A very special day trip -- during my last stay in London I took a "Gentle Journeys" bus trip to Jane Gladstone's garden and to Sissinghurst. It was wonderful, however Gentle Journeys appears to be going out of business. But the good new is EvanEvans runs a day trip which is similiar to Sissinghurst. I would highly reccomended it.
Check out more photos in my "Kent Gardens" travelogue.
Unsure about driving on the left, want to see something the train or bus lines will not bring you too? My husband and I have used a wonderful gentleman twice to get to places like Blenheim, Kelmscott, Avebury, Dyrham Park and Wells. He has pre-planned day itineries or will work with you on incorporating distinations of your choice.
Just outside the Crossharbour DLR station you can find Lotus Restaurant. I t is an ideal place if you are visiting the canary wharf area. The food is quite good and the service staff quite friendly. However, the best attraction of this restaurant it is its location. Placed in a boat, the canal gives the restaurant a very romantic atmosphere.
Before and after the meal, I suggest visiting some of the bar around the area. A lovely place to visit in the summer!!!!!
Nope, I do not mean that there is some kind of wildlife park at Canary Wharf! Although the place is already massive, with all of its buildings and office blocks, they are building even more office blocks and big money apartments there. I'd love one of the apartments that will be looking straight onto Canary Wharf. I only hope that they won't ruin the ambiance and the beauty of the buildings that are already there though.
Morden Hall Park was beautiful when I visited in late June. The River Wandie had birds; the deer park was nice and shady, while the rose garden was in glorious bloom. The Riverside Cafe provided a place for some mid morning refreshment.
The tram to Phipps Bridge Station leaves you off right by the Park.
A fanastic excursion, just 21 miles north of London, and easily reached by train -- 25 minutes out of Kings Cross, Hatfield Station is directly opposite the entrance to Hatfield Park.
Hatfield House is still home to the celebrated Salisbury line. Built by the First Earl, Robert Cecil, who was given the old Royal Palace of Hatfield in a "house exchange" with James the First.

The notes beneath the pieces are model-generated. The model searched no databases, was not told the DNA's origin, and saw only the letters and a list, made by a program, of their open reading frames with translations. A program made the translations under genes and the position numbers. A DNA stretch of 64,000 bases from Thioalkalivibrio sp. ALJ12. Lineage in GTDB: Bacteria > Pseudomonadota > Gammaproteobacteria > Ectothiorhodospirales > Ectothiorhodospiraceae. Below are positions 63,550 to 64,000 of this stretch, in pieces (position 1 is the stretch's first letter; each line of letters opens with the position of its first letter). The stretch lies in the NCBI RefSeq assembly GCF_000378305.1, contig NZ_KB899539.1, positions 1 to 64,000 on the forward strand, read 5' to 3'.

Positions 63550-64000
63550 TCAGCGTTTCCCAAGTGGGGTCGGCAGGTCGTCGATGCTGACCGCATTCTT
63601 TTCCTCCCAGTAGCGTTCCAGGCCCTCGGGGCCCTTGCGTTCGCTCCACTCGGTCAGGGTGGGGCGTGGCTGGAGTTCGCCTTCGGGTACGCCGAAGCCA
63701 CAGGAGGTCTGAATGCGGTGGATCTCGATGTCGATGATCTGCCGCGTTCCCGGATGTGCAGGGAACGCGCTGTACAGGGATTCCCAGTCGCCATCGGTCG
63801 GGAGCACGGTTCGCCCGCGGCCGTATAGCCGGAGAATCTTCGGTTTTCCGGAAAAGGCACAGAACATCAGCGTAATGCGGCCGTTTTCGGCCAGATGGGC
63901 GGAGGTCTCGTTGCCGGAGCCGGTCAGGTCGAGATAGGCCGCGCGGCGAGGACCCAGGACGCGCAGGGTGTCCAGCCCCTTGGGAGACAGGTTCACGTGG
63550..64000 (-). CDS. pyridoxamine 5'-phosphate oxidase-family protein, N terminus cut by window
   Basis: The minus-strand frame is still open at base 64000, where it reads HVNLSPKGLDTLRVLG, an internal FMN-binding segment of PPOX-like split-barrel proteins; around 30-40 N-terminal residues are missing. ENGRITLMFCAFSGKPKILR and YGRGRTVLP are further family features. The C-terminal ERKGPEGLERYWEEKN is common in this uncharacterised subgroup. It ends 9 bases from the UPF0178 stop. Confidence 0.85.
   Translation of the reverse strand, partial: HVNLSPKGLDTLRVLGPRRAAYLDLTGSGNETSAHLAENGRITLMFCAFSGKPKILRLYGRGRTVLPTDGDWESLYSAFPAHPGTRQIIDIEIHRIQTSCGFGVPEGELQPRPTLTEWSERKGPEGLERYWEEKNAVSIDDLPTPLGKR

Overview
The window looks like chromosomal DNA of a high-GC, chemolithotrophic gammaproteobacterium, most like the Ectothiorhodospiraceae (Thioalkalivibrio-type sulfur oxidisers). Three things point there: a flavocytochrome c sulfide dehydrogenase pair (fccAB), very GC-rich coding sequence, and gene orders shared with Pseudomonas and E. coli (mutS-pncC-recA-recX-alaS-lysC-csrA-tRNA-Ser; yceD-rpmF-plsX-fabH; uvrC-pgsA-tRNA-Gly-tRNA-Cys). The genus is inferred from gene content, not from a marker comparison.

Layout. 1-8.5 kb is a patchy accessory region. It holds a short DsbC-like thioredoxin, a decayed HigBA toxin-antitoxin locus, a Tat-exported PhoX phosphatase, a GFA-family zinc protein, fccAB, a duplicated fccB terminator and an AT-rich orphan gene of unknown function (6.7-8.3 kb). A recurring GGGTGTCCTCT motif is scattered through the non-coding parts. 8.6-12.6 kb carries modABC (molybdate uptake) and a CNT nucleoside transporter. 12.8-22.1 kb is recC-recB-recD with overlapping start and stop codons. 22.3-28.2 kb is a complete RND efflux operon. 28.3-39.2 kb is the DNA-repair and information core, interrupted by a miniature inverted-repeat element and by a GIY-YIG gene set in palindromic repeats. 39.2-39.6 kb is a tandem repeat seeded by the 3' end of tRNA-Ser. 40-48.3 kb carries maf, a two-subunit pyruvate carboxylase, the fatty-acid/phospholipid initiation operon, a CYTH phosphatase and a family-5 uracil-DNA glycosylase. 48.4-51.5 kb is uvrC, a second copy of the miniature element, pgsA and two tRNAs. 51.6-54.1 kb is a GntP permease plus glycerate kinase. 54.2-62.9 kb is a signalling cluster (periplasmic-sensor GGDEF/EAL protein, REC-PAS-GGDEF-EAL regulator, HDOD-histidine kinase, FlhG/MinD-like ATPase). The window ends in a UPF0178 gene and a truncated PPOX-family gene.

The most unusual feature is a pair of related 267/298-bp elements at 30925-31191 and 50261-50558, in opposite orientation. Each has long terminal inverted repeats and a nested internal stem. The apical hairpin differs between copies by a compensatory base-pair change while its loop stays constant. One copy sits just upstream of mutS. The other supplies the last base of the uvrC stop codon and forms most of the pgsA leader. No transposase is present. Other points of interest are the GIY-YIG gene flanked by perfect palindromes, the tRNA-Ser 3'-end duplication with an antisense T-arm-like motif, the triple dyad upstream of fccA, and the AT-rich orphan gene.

Guided tours of the house give you a chance to enjoy the rich collection of historic mementos acquired by this political family and to admire the stateliness of the building's Jocobean arcitechure.
There are lovely gardens to explore, a gift shop and restaurant & tea room.
The old hall is not open to the public during the day (they want you to book one of their evening Elizabethan banquets) but you can walk right up to it despite barriers and get photos while you image it as the nursery of the young off spring of Henry VIII.
On the River Thames, east of London, is a historic site called Tilbury Fort. Originally built by King Henry VIII in the early 16th century, this fort served until 1950. It was here, in 1588, that Queen Elizabeth I reviewed her fleet as it left to do battle with the Spanish Armada. Most of the present structure was built under King Charles II in 1672. During the World Wars, it served as an administrative and supply base.
This is the best existing military fort of its kind. If you like the Imperial War Museum, the National Army Museum, and the HMS Belfast, then it's worth the trip.
The fort is an English Heritage property, free to members. Located ½ mile E of Tilbury off A126.
Located in the borough of Waltham (or Walthamstow) is this pleasant house/gallery devoted to the life and work of William Morris. And admission is free.
See my travelogue of the lovely gardens behind the house which were full of blooming bulbs when I visited in April 2002.
The concierge was fabulous, the hotel very grand, and despite the rooms being small they were...more
Junction A1/A66 Richmond, near Darlington, Scotch Corner, North Yorkshire, DL10 6NR, United Kingdom
Good for: Families
When walking in the centre I saw there was an Ibis hotel right there. I haven't stayed at this one...more